Oasis Songs: Musings from Rav D
Friday, July 30, 2021 / 21 Av 5781
Summary: The Torah assumes that failure is a part of human life and encourages us to use it effectively. This week’s Oasis Songs examines failure and Simone Biles’ withdrawal from the Olympics.
Reading Time: Five minutes
There was a moment in Silicon Valley history when entrepreneurs starting new enterprises had difficulty attracting venture capital dollars if they hadn’t already had at least one start-up failure under their belt. The mantra that developed was “fail fast, fail often.” The courageous contrarianism conveyed in this statement is a potent reminder that in life, failure is unavoidable and can sometimes produce new insights. Failure, in other words, can often be the fertile soil on which future growth depends.
Why is this? What does failure provide?
First, if we don’t consider all our options, we are unlikely to fail because we will have stayed safely within the painted lines. The propensity to fail can be an indication of novelty. It doesn’t have to be, but failure sometimes is a witness to those who really are flirting with innovation. Stumbling onto something new that can meet the needs of the marketplace (of ideas, spirit, or products) is never easy. Boldly going where we and others haven’t says something important about us.
Second, failure isn’t always good. Oftentimes it is traumatic and prevents our willingness to try new things the next time. Failure can claim a psychic toll from which it is difficult to recover. This highlights some important caveats to this notion that failure breeds success. Foremost is our capacity and willingness to learn from our mistakes. Additionally, how do we incorporate the moral meaning of our failures and our traumas into our lives? If we don’t process these well, failure will lead us toward a fixed mindset that limits our capacity to live fully and joyously.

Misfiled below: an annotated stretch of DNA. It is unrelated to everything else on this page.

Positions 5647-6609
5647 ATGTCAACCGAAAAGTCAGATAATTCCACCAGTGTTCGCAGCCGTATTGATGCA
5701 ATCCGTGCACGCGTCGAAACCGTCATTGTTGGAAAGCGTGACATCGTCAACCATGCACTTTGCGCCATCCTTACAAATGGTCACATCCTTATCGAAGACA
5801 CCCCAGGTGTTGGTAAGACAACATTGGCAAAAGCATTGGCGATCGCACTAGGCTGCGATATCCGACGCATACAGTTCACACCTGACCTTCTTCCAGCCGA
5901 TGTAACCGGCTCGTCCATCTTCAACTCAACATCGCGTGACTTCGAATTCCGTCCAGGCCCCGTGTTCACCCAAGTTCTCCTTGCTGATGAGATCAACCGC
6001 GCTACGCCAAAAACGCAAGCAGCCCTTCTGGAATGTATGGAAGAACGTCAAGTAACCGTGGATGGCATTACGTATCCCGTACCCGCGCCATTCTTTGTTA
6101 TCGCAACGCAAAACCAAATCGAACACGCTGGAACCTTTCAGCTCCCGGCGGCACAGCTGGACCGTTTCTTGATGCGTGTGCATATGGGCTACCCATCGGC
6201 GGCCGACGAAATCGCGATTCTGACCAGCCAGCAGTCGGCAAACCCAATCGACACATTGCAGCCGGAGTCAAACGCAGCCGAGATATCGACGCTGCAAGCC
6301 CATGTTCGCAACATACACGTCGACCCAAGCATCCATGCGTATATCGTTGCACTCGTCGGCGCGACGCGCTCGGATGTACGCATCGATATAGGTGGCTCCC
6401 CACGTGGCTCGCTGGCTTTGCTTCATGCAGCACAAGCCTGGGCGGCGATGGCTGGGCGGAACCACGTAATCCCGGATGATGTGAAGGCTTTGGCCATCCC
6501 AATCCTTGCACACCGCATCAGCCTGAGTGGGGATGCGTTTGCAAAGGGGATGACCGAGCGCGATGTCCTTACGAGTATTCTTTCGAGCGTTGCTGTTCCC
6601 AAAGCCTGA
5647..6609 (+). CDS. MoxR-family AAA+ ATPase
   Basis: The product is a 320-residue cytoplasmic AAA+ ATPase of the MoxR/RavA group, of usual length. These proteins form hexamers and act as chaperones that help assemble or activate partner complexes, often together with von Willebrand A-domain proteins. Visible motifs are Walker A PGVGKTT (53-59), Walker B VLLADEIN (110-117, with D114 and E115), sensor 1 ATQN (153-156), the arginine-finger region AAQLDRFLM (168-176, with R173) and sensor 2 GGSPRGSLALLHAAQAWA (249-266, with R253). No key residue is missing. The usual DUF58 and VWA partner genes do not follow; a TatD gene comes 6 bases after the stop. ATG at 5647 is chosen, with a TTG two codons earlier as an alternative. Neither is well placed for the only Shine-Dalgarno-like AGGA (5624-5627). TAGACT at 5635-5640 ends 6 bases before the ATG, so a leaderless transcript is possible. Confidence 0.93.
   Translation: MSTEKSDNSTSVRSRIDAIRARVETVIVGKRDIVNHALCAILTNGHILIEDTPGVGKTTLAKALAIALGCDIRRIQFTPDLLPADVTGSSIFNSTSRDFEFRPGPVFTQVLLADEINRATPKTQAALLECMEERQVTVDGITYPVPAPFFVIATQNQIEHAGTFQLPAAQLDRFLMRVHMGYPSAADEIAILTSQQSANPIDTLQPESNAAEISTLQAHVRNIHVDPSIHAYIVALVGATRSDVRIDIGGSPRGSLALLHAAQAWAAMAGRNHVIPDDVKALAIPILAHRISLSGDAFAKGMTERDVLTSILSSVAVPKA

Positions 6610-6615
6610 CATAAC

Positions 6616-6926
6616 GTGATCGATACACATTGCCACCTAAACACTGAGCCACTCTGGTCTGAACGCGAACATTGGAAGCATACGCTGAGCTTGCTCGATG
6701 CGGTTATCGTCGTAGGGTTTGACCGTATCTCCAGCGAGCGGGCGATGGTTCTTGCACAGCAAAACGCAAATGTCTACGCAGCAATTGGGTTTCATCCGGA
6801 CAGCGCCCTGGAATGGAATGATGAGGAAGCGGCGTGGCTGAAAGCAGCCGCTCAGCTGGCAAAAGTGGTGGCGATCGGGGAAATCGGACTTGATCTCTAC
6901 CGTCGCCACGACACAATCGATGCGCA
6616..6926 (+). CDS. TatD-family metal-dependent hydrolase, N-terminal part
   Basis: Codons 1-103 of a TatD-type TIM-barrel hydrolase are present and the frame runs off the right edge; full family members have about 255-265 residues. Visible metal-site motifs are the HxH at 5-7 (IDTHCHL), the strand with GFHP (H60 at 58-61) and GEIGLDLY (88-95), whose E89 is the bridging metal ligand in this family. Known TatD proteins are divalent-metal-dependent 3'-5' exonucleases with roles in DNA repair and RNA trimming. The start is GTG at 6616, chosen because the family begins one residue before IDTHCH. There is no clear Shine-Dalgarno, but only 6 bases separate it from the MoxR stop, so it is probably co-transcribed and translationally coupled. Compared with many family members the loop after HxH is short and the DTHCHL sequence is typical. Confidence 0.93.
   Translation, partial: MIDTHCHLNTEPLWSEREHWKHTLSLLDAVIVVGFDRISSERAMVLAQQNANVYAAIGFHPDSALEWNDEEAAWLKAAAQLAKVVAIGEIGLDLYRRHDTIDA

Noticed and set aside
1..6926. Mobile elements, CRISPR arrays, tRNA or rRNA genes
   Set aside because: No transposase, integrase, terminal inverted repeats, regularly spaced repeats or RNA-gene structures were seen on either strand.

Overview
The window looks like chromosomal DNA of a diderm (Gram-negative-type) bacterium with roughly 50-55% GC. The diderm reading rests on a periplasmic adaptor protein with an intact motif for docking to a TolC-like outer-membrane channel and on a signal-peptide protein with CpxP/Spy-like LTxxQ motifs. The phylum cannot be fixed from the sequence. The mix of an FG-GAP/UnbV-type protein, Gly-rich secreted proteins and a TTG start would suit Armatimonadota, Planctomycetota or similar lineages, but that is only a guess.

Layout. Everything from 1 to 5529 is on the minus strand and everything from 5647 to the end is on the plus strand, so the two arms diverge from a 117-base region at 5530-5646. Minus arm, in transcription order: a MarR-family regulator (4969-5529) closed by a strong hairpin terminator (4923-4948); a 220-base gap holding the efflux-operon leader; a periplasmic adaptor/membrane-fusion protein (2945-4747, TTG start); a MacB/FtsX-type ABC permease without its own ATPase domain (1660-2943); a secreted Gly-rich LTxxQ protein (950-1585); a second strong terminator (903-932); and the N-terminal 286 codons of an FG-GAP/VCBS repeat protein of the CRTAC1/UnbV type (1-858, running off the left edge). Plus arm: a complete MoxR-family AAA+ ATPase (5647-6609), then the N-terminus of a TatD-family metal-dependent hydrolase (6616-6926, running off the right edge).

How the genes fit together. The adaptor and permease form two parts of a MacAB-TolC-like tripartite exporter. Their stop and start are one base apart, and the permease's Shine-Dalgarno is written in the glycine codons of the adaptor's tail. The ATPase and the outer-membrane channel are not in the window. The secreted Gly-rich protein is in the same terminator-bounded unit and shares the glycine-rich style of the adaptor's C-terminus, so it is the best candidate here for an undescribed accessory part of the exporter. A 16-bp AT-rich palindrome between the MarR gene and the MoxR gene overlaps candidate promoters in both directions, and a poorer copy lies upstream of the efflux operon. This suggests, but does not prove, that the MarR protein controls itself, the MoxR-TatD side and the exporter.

I hear echoes of these themes in this week’s Torah portion of Eikev (Deuteronomy 7:12-11:25) and in the Summer Olympics. Eikev is all about the moral consequences of our actions. As Rabbi Dina Rosenberg writes, “A good chunk of Parshat Eikev is reminding the Israelites of the many times they made the wrong choices. We are reminded of the golden calf incident, the complaining about not enough water or meat…the destruction of the first set of tablets and so on. God warns us that when we disobey and don’t act with our Jewish values, we risk Divine punishment.…On the other hand, those who chose to follow God’s path and did what was right in the eyes of God were rewarded. They received manna from the sky, their shoes and clothes never became worn out and God freed them with an outstretched arm.”
Let’s develop Rabbi Rosenberg’s insight. Most of the Torah is a record of failure followed by the long, slow process of growth that occurs when we take proper stock of our failures. Jacob repeatedly does the wrong thing because he seems unable to understand that his actions matter. He steals the birthright and surrounds himself with unethical people (Laban and sons). It is not until he wrestles with himself on the banks of the Jabok River that we witness his growth and development. Past failure eventually led him to moral success, demonstrated by his acquisition of his new name, Israel.